Arguing that a plaintiff cannot amend a complaint through a brief, Defendant Gusman reiterates his demand for dismissal of the tort claims based on the worker's compensation exclusivity provisions. ECF No. 31, at 1-3. Likewise, he argues that Plaintiff cannot rely on facts outside of her complaint to support her contention that the inmate's behavior was reasonably foreseeable. Id. at 3. With regard to discretionary immunity, Defendant Gusman argues that the Sheriff's alleged failure to train and supervise is consistently found to be a ministerial rather than operational function and that no state law, regulation or policy prescribed how the sheriff must train and supervise. ECF No. 31, at 3-4.


A. Rule 12 Dismissal Standard

Federal Rule of Civil Procedure 12(b)(6) provides that an action may be dismissed "for failure to state a claim upon which relief can be granted." A motion to dismiss for failure to state a claim is not meant to resolve disputed facts or test the merits of a lawsuit.3 Rather, it tests whether, in plaintiff's best-case scenario, the complaint states a plausible case for relief.4

The Supreme Court clarified the Rule 12(b)(6) standard of review in Ashcroft v. Iqbal, 556 U.S. 662 (2009) and Bell Atl. Corp. v. Twombly, 550 U.S. 544 (2007). To avoid dismissal, a complaint must contain sufficient factual matter to state a claim to relief that is plausible on its face (i.e., the factual allegations must "be enough to raise a right to relief above the speculative level").5 It is not enough to allege facts consistent with a claim because the allegations must move past possibility and to plausibility of "entitlement to relief."6 If the "facts" alleged are "merely consistent" with those minimally required to establish liability, the complaint "stops short of the line between possibility and plausibility."7

Determining whether a complaint states a plausible claim for relief [is] . . . a context-specific task that requires the reviewing court to draw on its judicial experience and common sense. But where the well-pleaded facts do not permit the court to infer more than the mere possibility of misconduct, the complaint has alleged—but it has not "shown"—"that the pleader is entitled to relief."8

The complaint need not contain detailed factual allegations, but it must offer more than labels, legal conclusions, or formulaic recitations of the elements of a cause of action.9 The complaint must include enough factual matter to raise a reasonable expectation that discovery will reveal evidence as to each element of the asserted claims.10 Although all well-pleaded facts are accepted as true and the complaint is considered in the light most favorable to the plaintiff, the Court should not accept as true "conclusory allegations, unwarranted factual inferences, or legal conclusions."11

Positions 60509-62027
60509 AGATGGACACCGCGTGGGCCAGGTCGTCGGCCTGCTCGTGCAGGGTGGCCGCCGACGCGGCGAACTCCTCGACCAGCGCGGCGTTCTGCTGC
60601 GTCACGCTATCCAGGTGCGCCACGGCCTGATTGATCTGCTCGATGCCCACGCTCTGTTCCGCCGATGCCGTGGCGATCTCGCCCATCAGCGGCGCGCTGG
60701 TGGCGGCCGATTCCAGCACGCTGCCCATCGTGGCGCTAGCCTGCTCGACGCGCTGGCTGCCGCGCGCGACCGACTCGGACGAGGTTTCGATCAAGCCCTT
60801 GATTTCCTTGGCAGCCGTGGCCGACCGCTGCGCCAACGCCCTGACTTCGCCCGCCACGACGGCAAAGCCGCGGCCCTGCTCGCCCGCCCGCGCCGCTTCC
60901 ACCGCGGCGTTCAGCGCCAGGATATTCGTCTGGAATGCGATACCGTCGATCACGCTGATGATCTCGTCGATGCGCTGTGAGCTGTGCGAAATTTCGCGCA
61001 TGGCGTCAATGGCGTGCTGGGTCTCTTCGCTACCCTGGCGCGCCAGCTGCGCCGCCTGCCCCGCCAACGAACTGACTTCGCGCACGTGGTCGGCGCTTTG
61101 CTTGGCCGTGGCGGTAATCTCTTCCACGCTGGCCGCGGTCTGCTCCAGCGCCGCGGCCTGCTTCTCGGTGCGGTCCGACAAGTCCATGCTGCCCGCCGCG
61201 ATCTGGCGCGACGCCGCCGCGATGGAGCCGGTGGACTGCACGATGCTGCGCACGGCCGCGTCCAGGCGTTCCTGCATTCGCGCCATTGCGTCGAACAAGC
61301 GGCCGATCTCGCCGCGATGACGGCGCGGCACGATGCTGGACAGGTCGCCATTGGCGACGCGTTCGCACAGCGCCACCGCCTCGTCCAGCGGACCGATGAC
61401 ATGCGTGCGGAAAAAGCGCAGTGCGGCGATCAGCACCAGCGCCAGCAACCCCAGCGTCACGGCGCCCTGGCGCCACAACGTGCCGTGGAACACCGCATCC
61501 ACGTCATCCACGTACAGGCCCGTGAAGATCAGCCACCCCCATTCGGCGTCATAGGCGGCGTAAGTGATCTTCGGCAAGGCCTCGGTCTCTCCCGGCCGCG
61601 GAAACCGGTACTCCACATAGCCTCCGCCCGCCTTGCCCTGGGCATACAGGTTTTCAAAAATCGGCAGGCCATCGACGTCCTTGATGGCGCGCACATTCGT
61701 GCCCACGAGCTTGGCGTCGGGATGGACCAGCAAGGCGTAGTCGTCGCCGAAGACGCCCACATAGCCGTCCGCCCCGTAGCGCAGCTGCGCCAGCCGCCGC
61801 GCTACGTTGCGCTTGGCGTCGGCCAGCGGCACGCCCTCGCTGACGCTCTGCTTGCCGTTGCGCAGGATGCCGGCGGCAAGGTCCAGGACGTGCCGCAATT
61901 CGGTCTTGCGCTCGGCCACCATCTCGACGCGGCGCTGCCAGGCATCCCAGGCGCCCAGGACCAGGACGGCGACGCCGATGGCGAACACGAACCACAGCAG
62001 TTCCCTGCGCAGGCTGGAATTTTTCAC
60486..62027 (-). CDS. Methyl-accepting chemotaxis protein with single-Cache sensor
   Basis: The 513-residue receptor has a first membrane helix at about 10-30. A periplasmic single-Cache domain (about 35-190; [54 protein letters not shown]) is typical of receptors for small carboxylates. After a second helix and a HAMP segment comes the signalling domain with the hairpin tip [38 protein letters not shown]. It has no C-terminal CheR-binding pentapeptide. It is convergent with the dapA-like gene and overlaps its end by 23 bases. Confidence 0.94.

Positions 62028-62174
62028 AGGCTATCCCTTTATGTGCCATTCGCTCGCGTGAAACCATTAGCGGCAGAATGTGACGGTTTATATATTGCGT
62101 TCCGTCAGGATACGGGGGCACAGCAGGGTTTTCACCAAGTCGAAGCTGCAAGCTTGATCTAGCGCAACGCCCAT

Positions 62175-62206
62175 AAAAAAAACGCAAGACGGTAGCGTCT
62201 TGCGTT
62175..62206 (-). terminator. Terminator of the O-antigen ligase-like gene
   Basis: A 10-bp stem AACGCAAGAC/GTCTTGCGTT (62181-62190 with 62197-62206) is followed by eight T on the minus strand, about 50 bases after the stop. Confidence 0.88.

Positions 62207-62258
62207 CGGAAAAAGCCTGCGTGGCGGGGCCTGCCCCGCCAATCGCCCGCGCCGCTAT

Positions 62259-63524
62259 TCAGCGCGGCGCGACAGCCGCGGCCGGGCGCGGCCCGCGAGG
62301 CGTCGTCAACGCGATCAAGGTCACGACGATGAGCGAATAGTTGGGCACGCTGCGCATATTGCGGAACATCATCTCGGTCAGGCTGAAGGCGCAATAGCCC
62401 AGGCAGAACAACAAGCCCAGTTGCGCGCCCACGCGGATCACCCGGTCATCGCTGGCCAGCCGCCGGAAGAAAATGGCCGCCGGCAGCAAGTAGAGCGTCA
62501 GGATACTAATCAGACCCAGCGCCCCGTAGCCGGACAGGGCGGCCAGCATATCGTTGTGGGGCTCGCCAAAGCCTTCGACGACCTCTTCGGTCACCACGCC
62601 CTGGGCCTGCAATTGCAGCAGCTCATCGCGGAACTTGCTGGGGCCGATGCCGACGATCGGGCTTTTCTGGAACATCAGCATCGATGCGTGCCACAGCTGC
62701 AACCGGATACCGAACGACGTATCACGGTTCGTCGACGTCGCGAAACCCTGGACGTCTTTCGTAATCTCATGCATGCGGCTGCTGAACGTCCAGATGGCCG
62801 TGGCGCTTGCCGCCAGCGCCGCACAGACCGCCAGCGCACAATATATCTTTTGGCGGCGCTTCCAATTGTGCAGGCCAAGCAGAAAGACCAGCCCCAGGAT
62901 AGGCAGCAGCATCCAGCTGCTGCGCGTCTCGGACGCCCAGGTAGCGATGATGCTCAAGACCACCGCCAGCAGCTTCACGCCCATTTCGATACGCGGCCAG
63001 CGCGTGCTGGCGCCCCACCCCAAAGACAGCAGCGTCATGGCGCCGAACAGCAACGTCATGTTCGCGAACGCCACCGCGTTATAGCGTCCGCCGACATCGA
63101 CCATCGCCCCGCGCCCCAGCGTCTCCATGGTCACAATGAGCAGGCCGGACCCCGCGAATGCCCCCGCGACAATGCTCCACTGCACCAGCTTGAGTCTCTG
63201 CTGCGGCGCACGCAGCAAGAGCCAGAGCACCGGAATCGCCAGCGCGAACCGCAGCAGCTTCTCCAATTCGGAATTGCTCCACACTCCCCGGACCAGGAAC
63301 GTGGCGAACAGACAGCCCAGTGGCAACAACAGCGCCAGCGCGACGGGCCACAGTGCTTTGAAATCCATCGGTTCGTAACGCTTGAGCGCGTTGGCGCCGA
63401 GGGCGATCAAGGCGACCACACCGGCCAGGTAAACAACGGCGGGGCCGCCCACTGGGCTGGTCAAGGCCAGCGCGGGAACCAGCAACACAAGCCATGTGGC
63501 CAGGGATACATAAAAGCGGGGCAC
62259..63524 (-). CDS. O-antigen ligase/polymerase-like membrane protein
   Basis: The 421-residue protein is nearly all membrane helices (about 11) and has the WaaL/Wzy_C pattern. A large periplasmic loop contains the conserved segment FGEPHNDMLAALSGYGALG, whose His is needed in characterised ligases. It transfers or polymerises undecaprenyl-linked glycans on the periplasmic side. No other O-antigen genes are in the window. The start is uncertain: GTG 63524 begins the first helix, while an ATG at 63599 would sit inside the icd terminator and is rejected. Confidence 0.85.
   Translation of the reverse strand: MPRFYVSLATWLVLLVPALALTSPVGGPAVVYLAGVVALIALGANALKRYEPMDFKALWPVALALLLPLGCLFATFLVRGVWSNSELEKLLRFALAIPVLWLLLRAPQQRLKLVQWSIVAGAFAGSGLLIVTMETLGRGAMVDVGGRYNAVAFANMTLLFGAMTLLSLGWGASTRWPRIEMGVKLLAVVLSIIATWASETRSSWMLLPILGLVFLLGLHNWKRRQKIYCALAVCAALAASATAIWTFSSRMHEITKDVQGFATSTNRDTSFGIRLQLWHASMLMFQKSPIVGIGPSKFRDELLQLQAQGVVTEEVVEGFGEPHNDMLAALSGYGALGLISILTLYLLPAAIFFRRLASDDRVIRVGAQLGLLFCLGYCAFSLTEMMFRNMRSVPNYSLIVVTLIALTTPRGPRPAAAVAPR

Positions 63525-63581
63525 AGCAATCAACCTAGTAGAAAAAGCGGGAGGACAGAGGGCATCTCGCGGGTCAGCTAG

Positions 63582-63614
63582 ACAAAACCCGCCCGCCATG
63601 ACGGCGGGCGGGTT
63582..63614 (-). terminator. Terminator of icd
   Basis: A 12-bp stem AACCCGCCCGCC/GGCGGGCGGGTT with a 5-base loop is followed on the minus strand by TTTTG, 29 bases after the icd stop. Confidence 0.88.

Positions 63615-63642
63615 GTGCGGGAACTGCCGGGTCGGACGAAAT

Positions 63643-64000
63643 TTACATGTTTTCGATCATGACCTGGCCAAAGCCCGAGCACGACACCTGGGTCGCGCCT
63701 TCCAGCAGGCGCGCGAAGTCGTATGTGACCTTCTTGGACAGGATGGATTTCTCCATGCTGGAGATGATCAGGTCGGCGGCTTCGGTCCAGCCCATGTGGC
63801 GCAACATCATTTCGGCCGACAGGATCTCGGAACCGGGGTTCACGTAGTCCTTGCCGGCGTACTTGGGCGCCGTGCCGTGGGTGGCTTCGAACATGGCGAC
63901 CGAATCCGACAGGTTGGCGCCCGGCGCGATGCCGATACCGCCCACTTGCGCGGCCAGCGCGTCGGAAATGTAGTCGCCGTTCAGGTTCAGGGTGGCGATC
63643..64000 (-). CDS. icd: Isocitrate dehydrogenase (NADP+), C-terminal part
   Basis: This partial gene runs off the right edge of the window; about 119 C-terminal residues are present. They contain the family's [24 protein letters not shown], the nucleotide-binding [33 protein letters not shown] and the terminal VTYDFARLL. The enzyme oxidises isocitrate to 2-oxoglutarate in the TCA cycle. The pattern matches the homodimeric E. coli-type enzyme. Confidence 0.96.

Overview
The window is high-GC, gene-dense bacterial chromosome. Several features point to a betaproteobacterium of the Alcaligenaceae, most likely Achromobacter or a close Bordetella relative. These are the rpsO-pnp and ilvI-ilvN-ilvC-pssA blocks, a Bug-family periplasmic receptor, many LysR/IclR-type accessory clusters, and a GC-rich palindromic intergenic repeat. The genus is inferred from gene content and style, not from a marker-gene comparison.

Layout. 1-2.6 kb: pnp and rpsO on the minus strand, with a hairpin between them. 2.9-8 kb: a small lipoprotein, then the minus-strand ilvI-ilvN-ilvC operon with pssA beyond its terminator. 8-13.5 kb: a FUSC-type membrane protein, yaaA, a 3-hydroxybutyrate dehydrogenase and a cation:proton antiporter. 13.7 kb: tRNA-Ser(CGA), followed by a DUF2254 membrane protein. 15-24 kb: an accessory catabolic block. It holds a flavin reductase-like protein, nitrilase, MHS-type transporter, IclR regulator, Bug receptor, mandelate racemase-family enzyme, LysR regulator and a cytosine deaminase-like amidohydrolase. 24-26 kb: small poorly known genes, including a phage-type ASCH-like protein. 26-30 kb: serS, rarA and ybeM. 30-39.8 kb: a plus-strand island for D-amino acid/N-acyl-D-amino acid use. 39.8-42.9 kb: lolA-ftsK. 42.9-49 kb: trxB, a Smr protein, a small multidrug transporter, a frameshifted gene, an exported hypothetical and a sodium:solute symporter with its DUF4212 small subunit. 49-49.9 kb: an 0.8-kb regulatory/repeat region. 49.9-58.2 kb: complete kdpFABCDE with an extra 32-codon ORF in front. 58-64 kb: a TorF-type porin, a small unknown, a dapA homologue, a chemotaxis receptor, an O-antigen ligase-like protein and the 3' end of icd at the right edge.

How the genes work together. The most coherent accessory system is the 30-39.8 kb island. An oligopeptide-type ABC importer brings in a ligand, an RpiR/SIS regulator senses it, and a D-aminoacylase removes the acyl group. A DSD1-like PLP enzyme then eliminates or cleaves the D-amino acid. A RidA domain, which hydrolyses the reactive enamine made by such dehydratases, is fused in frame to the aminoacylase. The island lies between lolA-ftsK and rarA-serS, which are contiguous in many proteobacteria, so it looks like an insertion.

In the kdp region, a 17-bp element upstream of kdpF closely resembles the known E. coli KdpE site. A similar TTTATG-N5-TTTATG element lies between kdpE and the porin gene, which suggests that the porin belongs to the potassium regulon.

B. The Duty/Risk Analysis Applicable to Claims of Negligence

Article 2315 of the Louisiana Civil Code provides a cause of action for negligence: "Every act whatever of man that causes damage to another obliges him by whose fault it happened to repair it." La. Civ. Code art. 2315(a). Under Louisiana's duty-risk analysis of negligence liability, a plaintiff must prove five separate elements: (1) the defendant had a duty to conform his conduct to a specific standard (the duty element); (2) the defendant's conduct failed to conform to the appropriate standard (the breach element); (3) the defendant's substandard conduct was a cause in fact of the plaintiff's injuries (the cause-in-fact element); (4) the defendant's substandard conduct was a legal cause of the plaintiff's injuries (the scope of liability or scope of protection element); and (5) actual damages (the damages element).12

Duty is the "threshold issue."13 And while Louisiana imposes a "universal duty" to use "reasonable care," plaintiff must still assert a "specific standard" of care under any law (statutory, jurisprudential, or arising from general principles of fault) to support the claim that the defendant owed him a duty.14 Whether a legal duty exists, and the scope or extent of that duty, are questions of law that depend on the facts and circumstances and the parties' relationship.15 In determining the existence and extent of a duty, Louisiana law considers

moral, social, and economic factors, including: 1) whether the imposition of a duty would result in an unmanageable flow of litigation; 2) the ease of association between the plaintiff's harm and defendant's conduct; 3) the economic impact on society and similarly situated parties; 4) the nature of the defendant's activity; 5) moral considerations, particularly victim fault; 6) precedent; and 7) the direction in which society and its institutions are evolving.16

C. Louisiana's Worker's Compensation Exclusivity